Tillage farmers faced with key spraying decisions after dry spell
Sometimes in farming, you can be so busy with the head down that you forget to look up. I felt like I was rejuvenated, after myself and Jim O'Mahony spent a day judging the Zurich Farm Insurance Farming Independent Farmer of the Year Awards 2017.
We had three very different farmers, but the one thing that they all had in common was their optimism. They were all forward thinkers and maybe more importantly doers.
Just chatting to them, gave me a pep in my step that reminded me why we are tillage farmers. It is a really exciting time for tillage farmers. We are always hearing the doom and gloom stories. I am guilty of that, too - the concerns about sprays soon being ruled out, expensive machinery and terrible prices for grain.
But these farmers hear the same negative stories and look to change for the better. They are constantly looking at how they can improve. They truly are inspirational and I came home with my internal batteries recharged.
While I was off judging, Phil was busy spraying with the fine weather. The crops got badly stressed during the dry spell and we are now having to decide how to protect the crop from disease without setting them back.
The winter barley got its final spray of Ceriax at 1.6l per ha and Bravo at 1l per ha, to protect it from ramularia and other fungal diseases. It has the full head and awns out now. It also got some final K to help with both bushel and straw. It should help with straw brackling later in the season. Barley likes its nitrogen early and this year, with the dry spell, we were wondering if it got the full rate that was applied or had the dry weather prevented the plant taking it all up? It may affect the grain fill later in the summer. The winter wheat is also suffering form the stress of the dry weather and is looking paler than we would like at this stage of the year.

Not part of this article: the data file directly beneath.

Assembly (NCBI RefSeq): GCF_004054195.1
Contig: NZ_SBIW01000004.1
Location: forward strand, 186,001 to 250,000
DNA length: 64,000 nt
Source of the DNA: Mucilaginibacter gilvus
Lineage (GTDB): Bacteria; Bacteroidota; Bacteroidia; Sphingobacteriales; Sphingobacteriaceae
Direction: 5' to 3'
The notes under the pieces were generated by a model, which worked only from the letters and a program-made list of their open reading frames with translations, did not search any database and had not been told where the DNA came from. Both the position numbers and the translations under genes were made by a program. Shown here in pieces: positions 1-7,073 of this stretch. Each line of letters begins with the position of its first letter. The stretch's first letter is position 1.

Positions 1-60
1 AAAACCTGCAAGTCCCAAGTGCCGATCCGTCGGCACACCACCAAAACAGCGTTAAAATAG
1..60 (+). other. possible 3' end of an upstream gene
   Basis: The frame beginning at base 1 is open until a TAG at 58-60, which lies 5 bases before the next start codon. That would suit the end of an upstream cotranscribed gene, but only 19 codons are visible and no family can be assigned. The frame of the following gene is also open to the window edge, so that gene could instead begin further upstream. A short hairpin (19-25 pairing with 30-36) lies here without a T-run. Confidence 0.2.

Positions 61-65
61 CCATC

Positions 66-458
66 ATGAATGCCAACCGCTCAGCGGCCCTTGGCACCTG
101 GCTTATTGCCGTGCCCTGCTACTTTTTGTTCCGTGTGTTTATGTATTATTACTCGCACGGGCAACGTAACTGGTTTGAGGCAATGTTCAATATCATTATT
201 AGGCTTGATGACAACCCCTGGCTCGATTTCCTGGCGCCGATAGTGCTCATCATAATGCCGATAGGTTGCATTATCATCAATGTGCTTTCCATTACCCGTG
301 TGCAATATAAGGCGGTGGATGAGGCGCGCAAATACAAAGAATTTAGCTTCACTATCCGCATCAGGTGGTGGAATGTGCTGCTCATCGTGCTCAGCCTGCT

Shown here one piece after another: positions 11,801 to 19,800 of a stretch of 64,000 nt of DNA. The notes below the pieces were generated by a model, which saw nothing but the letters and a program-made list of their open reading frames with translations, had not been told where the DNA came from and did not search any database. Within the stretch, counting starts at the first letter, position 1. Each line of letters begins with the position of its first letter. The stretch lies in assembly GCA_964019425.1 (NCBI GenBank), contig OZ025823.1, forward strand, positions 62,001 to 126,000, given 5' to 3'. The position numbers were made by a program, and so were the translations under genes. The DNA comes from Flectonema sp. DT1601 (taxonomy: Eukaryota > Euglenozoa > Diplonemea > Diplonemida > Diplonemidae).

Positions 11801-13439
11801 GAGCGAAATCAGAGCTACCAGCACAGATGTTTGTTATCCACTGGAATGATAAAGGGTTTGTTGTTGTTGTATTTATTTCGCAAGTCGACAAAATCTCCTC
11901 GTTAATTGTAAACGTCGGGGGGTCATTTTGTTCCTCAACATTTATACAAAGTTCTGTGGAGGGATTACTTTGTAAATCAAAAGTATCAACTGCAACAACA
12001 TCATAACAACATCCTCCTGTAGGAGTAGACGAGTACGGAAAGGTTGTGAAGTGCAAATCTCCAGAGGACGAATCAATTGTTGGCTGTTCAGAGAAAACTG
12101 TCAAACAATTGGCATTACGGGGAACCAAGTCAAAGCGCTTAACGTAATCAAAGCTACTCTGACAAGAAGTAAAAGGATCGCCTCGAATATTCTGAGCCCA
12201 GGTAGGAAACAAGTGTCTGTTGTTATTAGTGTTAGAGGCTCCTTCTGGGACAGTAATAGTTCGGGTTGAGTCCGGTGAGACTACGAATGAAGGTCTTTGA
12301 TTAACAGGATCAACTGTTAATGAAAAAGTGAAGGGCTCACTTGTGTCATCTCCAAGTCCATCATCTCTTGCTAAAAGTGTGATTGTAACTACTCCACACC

Again, we were wondering if the crop had taken up all the fertiliser that was applied? Rust seems to be a bigger problem than normal in our area. We don't seem to have that big a problem, but that may be because we previously went with Corbel, which may have controlled it better. We are, however, suffering more with mildew than rust. The varieties that are more prone to rust like Avatar, J B Diego and Weaver got Adexar at 1.7l per ha and 1l of Bravo at T2. The other varieties, Costello and Lumos, got Librax at 1.6l and 1l Bravo per ha. This should help control both mildew and rust.
The spring barley which is at growth stage 30-31 got its T1, which included Corbel at .3l per ha for mildew as Mickel is very prone to it. It also got Wolf Trap Manganese which, again, is to help with the drought stress due to the dry April.
The oats were so late going in that Phil is referring to them as summer oats. We sprayed off a grass field, topped it and direct drilled in the oats with a Duncan drill and rolled them. They are up and well established. I was worried about them as the crows were having a party in the field.
The Fuego beans were struggling in the drought, too. The bean weevil has moved out into the main crop from the headland and notching could be seen throughout the field. We had no choice but to spray with Sparviero at .75l per ha and added a seaweed product called Phylgreen 200 in to help the plant. We then came back with Basagram at .86 kg per ha to help control the volunteer oil seed rape coming through. This product cannot be tank mixed with anything else. We hope that by giving the beans the seaweed feed it would strengthen the plant.
Philip and Helen Harris are tillage farmers in Co Kildare. Follow them on twitter P&H Harris @kildarefarmer
* We need to get harvest ready. Now that all the sheds are empty, we can clean them and service all machinery.
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